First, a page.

90 days from today is Sun, 15 December 2019
26 July 2019
Government prioritises wellbeing in new package to support police
The Government and HMICFRS will work together to put the wellbeing and mental health of staff and officers at the heart of policing, following a landmark review.
The Front Line Review has seen the Home Office engage directly with officers and staff for more than a year. The department has now published everything it heard from the front line, alongside a package of new measures which aims to transform the support given to those working in policing. This includes plans to work with HMICFRS to embed wellbeing into the culture of policing through inspecting forces.
Views shared by staff and officers in the Front Line Review centred around demand, wellbeing challenges, insecurities around personal safety, training and morale.
Avon and Somerset Police Federation Chair, Andy Roebuck said: “I was approached requesting Avon and Somerset Constabulary to be part of this review and immediately saw the absolute benefits this could bring to our force, the police nationally and for the benefit of all our communities. The buy in by our staff and from those in other forces is a real credit and provides some honest, true and very real feedback. The Government and senior officers now have a great document to build on and we will be keen to push these aspects forward”.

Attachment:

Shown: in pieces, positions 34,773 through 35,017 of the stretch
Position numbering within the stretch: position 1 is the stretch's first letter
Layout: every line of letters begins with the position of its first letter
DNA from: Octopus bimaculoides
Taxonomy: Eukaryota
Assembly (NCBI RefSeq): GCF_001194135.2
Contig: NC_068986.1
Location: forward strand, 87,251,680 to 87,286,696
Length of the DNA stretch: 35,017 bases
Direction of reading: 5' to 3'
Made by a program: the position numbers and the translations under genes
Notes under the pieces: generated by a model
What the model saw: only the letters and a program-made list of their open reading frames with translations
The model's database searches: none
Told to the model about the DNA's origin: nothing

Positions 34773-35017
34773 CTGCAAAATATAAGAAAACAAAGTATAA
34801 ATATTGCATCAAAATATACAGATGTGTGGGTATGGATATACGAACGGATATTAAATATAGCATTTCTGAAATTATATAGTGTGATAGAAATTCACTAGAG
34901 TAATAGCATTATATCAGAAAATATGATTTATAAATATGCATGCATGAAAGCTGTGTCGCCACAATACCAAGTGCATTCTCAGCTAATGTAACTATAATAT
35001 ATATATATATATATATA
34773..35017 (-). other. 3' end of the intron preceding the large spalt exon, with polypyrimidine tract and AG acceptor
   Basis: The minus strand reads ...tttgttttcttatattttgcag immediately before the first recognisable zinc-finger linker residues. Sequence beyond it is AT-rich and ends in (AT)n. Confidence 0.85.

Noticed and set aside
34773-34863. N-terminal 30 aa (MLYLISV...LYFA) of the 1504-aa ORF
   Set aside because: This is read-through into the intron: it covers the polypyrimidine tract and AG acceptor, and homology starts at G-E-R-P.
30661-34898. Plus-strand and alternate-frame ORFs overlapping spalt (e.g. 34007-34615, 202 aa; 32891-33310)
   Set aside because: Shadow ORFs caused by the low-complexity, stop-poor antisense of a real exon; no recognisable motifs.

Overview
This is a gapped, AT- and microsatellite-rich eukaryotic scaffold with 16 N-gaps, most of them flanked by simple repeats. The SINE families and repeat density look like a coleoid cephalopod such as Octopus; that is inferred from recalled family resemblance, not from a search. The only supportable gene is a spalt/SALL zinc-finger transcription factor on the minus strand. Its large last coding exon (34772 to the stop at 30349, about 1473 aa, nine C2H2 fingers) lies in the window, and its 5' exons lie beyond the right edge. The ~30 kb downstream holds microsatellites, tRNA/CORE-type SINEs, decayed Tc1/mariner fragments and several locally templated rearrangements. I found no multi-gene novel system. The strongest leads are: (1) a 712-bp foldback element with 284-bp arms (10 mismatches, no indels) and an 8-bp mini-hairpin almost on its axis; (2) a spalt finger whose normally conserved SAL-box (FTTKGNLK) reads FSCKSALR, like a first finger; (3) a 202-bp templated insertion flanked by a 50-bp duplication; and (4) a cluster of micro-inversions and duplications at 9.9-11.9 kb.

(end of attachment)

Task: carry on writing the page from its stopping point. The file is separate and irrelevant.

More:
Home Secretary Sajid Javid said: “Our world-leading police keep us safe in the most challenging of circumstances – so it’s vital we do everything possible to support them in their roles. Over the past year we’ve been speaking to officers and listening to their views around how they can make the service they provide even better. As a result, we are taking action to reduce their workloads, ensure their wellbeing and give the front line a stronger voice in decision making.”
Minister for Policing and Fire, Nick Hurd, said: “We wanted to hear directly from the front line of policing and the messages were clear. The need for more people. The call to stop wasting police time. The desire for more of a say in the decisions that affect the front line. The need for more time and support for both training and wellbeing.
“We have listened and now we are taking action with our partners to make sure police officers, staff and volunteers have the support they need, wherever they serve. This is on top of the increased investment to recruit more officers.”
New guidance will also be issued empowering police to push back against responding to inappropriate requests for attendance, often health or welfare related, and where the police don’t have the appropriate skills or powers to respond. This is designed to make a difference for vulnerable people, giving them the right support from the right agencies, while also freeing up time for the police to focus on tackling crime.
Other measures brought in by the Front Line Review include:
• Plans to bring the front line into the decision-making process on future policies and change
• A commitment to look into shift patterns with a view to give officers more time for wellbeing, as well as personal and professional development
• Bringing police chiefs and their staff together to find solutions to the front line’s frustrations over internal bureaucracies, including administration and inefficiencies, to free up time.
The Government worked closely with the College of Policing, National Police Chiefs Council, the Police Federation, HMICFRS, the Association of Police and Crime Commissioners and others to see what could be learnt from these findings. The Front Line Review Recommendation Report is available on the Home Office website.